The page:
“A recession is not my base case right now,” Williams told CNBC’s Steve Liesman during a live “Squawk Box” interview. “I think the economy is strong. Clearly, financial conditions have tightened and I’m expecting growth to slow this year quite a bit relative to what we had last year.”
Quantifying that, he said he could see gross domestic product gains reduced to about 1% to 1.5% for the year, a far cry from the 5.7% in 2021 that was the fastest pace since 1984.
“But that’s not a recession,” Williams noted. “It’s a slowdown that we need to see in the economy to really reduce the inflationary pressures that we have and bring inflation down.”
The most commonly followed inflation indicator shows prices increased 8.6% from a year ago in May, the highest level since 1981. A measure the Fed prefers runs lower, but is still well above the central bank’s 2% target.
In response, the Fed has enacted three interest rate increases this year totaling about 1.5 percentage points. Recent projections from the rate-setting Federal Open Market Committee indicate that more are on the way.
Williams said it’s likely that the federal funds rate, which banks charge each other for overnight borrowing but which sets a benchmark for many consumer debt instruments, could rise to 3%-3.5% from its current target range of 1.5%-1.75%.
He said “we’re far from where we need to be” on rates.
“My own baseline projection is we do need to get into somewhat restrictive territory next year given the high inflation, the need to bring inflation down and really to achieve our goals,” Williams said. “But that projection is about a year from now. Of course, we need to be data dependent.”
While some may think that Mr. Williams’ forecast of a soft economic landing, getting inflation subdued while avoiding recession, is possible, I am not among them. Particularly when the current ‘data’ being published by the Atlanta Fed squarely contradicts Mr. Williams’ statements.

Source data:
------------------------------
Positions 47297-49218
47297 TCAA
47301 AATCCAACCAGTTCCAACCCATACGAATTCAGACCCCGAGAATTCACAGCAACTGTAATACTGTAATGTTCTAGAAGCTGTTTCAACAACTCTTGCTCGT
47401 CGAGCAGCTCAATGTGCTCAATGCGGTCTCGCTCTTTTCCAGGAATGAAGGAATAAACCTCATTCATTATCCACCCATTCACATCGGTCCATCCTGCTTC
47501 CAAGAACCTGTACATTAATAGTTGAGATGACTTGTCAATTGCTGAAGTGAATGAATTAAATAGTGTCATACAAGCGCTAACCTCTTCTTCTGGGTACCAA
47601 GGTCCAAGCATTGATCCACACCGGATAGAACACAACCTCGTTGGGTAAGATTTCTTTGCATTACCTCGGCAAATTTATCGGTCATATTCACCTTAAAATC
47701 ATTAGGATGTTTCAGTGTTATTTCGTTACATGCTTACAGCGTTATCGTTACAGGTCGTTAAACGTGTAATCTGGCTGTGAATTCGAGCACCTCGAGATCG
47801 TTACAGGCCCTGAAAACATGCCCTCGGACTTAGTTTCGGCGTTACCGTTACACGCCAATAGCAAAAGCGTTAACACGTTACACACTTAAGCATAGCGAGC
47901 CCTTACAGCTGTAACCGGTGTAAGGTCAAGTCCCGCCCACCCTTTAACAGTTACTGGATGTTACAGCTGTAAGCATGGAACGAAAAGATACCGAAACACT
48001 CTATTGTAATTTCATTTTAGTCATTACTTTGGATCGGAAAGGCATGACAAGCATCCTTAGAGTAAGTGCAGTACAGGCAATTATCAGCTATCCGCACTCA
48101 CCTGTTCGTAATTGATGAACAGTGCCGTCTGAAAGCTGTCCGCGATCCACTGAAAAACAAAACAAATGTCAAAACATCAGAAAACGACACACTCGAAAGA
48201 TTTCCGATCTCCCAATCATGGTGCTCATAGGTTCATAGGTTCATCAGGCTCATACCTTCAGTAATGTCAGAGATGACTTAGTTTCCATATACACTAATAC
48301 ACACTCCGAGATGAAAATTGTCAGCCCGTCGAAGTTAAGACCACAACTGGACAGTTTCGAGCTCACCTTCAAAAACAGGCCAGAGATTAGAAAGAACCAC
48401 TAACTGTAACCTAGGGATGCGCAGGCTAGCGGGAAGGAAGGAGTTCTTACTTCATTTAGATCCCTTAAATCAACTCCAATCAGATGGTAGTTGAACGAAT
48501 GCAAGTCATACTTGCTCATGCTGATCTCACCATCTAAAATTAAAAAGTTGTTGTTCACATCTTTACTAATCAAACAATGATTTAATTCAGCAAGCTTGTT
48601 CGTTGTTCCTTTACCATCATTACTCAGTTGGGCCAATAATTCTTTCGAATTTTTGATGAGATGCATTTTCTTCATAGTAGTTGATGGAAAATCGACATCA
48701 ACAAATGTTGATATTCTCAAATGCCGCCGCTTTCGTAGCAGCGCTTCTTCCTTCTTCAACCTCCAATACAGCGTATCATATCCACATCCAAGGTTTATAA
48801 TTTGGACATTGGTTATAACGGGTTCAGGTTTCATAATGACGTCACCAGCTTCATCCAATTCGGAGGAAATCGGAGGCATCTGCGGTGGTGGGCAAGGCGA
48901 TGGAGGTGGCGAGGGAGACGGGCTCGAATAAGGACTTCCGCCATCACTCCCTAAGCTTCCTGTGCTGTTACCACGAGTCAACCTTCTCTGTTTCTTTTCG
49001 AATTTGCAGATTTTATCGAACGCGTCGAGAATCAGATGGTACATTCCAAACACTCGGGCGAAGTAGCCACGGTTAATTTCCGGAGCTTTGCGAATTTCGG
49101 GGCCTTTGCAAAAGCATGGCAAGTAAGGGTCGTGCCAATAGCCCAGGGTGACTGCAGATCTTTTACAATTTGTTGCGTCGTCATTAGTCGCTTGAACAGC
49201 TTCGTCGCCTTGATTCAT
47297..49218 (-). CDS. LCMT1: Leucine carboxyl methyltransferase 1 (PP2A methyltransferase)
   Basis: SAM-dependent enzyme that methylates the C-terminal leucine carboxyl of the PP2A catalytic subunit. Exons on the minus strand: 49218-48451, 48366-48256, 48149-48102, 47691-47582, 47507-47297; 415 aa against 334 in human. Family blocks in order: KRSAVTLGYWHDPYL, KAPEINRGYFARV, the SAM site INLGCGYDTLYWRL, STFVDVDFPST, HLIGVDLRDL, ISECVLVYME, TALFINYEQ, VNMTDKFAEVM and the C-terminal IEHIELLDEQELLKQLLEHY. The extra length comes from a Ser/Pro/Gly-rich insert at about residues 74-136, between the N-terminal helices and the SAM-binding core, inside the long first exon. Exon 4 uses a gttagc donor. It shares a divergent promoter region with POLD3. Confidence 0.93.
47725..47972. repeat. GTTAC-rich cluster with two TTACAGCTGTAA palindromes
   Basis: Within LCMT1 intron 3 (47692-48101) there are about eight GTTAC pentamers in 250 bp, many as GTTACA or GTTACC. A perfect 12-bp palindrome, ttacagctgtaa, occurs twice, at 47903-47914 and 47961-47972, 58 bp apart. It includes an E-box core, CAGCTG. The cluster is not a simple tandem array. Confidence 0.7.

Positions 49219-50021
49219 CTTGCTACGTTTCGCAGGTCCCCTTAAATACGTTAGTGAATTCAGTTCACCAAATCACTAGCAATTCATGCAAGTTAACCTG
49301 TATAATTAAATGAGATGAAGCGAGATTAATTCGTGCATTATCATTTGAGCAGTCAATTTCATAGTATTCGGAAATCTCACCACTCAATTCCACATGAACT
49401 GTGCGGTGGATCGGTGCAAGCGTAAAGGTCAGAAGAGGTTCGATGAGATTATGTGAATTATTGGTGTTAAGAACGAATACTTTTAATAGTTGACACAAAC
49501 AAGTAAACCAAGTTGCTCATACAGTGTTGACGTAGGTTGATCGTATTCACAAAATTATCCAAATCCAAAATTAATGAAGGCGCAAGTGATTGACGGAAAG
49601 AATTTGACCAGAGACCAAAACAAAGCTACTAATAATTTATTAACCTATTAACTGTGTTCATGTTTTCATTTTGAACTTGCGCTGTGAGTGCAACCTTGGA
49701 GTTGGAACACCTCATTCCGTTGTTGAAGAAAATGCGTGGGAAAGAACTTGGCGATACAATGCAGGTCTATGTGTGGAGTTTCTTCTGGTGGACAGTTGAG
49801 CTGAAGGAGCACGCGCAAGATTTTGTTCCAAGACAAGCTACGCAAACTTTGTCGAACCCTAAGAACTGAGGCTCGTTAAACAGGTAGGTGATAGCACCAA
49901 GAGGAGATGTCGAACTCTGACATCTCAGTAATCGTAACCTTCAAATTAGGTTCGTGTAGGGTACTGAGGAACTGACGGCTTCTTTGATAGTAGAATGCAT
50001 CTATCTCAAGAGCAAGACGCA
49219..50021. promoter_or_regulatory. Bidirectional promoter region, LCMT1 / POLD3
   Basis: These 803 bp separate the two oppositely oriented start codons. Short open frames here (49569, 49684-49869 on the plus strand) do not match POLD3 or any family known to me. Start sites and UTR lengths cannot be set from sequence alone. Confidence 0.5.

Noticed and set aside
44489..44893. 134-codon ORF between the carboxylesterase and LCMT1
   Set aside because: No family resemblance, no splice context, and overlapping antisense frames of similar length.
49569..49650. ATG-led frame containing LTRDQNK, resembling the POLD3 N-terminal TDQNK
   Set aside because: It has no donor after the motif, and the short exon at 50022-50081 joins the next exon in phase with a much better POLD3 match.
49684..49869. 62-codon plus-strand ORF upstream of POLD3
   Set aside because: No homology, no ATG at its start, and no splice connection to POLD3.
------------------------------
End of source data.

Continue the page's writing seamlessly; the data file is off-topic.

Bottom line as far as I’m concerned is that the Fed will ultimately reverse course and once again engage in easing to try to prop up the economy. Of course, such action will be at the expense of the US Dollar. And consumer prices.
This perspective from Schiff Gold (Source: https://schiffgold.com/commentaries/rick-rule-fed-will-chicken-out-on-inflation-fight/):
Well-known investment advisor Rick Rule said the Fed will chicken out on its inflation fight.
Rule runs Rule Investment Media and formerly served as the president and CEO of Sprott US Holdings Inc. In a recent interview, Rule said that the Fed could get inflation under control with significantly tighter monetary policy for a sustained period of time. But he said he doesn’t think the central bank has the wherewithal to follow through when the economy starts to crash.
I think they’ll chicken out. If we had a period of real interest rates it would certainly cure inflation, but it wouldn’t cure inflation until it did amazing damage to various balance sheets.”
Rule has warned that the Fed won’t have the fortitude to fight inflation before. In an interview with MoneyWise earlier this year, he said, “I do not believe that the broad equities market will handle multiple rate hikes.”
Inflation has run hot for months. During the June FOMC meeting, the Fed raised interest rates 75 basis points for the first time since 1994.
Ron Paul has made similar statements, recently noting the Fed rate hikes have only raised rates to the level they were before the pandemic.
The Federal Reserve cannot increase rates to anywhere near the level they would be in a free market because doing so would increase interest payments to unsustainable levels for debt-ridden consumers, businesses, and the federal government.”
Jerome Powell continues to insist that the central bank can tame inflation while bringing the economy to a “soft landing,” but this promise seems dubious at best.
As noted, I expect the Fed to reverse course in the near future and once again pursue easy money policies.